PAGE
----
ST. LOUIS, MO (KTVI) - It`s a decision that could have wide-sweeping changes on Missouri school districts. The Missouri Supreme Court has upheld a state statute that allows students from unaccredited school districts to transfer to a neighboring one.
The court battle was waged by a St. Louis Public School parent wanting her child to attend the Clayton School District.
"We`re very disappointed in the (Missouri) Supreme Court`s opinion," said Clayton School District spokesperson Chris Tennill.
He said the district was still soaking in the decision and notifying parents. Tennill says the district feels there are still unresolved issues over how district will deal with the decision.
"Those issues need to be resolved in a way that protects students," said Tennill. "Not only in accredited school districts but also in unaccredited school districts as well."
There are currently three Missouri school districts without accreditation. Normandy, Riverview Gardens and Kansas City are districts where students can now transfer.
According to Elkin Kistner, the winning attorney in this case, students in those districts can now attend a neighboring district.
Kistner says neighboring is defined as any school within the same county or a neighboring county.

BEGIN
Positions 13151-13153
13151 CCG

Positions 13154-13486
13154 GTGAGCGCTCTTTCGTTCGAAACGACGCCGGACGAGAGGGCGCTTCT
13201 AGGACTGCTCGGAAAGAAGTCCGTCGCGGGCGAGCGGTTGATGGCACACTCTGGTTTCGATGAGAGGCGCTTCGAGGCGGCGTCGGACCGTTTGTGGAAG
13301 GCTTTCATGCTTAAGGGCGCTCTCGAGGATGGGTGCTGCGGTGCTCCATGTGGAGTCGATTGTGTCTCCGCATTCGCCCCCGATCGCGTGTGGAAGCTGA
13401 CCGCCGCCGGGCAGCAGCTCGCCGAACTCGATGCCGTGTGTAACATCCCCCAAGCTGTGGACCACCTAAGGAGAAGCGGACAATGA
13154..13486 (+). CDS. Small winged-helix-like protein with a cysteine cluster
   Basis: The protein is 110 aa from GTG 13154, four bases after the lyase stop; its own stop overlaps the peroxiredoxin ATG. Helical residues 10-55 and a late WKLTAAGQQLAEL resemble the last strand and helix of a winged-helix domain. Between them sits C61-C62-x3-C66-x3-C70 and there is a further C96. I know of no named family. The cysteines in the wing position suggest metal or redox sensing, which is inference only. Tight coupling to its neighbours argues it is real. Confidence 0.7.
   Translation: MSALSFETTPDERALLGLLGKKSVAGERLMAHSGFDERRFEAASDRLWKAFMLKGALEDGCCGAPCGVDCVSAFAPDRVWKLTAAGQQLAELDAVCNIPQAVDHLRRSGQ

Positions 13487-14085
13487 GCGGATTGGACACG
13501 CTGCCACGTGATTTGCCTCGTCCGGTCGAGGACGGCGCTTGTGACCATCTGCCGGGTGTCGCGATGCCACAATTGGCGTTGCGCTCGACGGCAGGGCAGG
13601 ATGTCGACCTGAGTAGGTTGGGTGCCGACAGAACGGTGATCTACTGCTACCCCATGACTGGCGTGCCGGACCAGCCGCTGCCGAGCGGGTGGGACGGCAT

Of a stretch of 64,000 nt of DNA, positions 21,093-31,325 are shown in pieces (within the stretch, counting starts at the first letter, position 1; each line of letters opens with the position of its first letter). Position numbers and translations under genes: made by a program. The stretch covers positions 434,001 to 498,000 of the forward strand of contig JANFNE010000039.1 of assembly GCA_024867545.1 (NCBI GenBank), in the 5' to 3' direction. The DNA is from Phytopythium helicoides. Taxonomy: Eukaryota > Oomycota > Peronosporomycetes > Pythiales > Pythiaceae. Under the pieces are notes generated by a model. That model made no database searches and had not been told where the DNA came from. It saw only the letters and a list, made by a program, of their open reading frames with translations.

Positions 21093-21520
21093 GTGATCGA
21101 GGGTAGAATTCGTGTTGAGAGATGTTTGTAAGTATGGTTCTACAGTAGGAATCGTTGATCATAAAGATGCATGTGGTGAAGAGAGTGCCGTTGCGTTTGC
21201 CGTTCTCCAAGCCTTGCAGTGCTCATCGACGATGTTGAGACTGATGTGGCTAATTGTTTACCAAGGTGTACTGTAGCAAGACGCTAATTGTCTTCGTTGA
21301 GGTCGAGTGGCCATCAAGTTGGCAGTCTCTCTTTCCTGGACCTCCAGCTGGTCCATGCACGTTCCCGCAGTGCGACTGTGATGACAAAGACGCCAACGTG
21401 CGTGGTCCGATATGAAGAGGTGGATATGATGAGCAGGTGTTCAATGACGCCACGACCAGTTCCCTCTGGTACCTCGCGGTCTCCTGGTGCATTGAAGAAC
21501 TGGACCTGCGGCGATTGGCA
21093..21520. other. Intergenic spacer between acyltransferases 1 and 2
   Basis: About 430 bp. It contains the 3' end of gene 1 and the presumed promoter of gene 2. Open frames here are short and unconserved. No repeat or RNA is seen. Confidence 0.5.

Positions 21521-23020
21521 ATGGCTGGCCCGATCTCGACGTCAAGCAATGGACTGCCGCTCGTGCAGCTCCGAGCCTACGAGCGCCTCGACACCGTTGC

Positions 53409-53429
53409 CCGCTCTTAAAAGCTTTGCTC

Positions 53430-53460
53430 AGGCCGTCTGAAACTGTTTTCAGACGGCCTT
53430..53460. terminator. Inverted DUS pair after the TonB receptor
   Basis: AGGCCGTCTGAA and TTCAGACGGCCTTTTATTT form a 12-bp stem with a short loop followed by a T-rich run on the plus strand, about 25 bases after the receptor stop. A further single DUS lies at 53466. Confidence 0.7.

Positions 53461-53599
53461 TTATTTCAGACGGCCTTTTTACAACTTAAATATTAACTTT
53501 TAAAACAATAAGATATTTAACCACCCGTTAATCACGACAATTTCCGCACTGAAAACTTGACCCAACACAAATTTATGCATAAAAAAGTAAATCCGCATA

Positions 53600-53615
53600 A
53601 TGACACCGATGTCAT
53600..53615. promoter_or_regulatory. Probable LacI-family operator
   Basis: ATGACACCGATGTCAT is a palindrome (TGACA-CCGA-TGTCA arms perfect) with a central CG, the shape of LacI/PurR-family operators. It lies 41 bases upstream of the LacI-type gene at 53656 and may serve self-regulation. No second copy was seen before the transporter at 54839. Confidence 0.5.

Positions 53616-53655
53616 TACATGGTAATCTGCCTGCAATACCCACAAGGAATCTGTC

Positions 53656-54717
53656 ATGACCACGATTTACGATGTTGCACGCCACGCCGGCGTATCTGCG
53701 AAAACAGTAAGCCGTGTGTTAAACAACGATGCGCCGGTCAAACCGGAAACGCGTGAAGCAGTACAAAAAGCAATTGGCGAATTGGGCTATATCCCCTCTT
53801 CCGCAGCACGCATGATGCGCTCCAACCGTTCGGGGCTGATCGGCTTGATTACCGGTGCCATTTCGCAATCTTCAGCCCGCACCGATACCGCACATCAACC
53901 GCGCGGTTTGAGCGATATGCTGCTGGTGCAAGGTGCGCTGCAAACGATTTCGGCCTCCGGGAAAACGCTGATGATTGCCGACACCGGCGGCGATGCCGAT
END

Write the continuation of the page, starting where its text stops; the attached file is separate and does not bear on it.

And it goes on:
The unaccredited school district would be responsible for transporting students to the school they choose. For every student that leaves, the school would also lose out on funding.
Calvin Ewell is a Normandy parent who says his 4 children have talked about leaving the district but he fears what might happen if too many students leave.
"I went through this school system so I would never want to see it fall," said Ewell.
Calvin Nolan is also a parent who calls the court ruling a Catch-22. He likes the idea of students being able to leave but does not like the idea of their district losing money.
"You need that money to try and make it better," said Nolan.
As of Tuesday night, it was not yet clear if other districts were willing to accept incoming students from unaccredited ones.
Kistner believes they have little choice.
"I would think it would be a tough sell if you`re a district and you came into court resisting parent`s efforts to get a child in," said Kistner.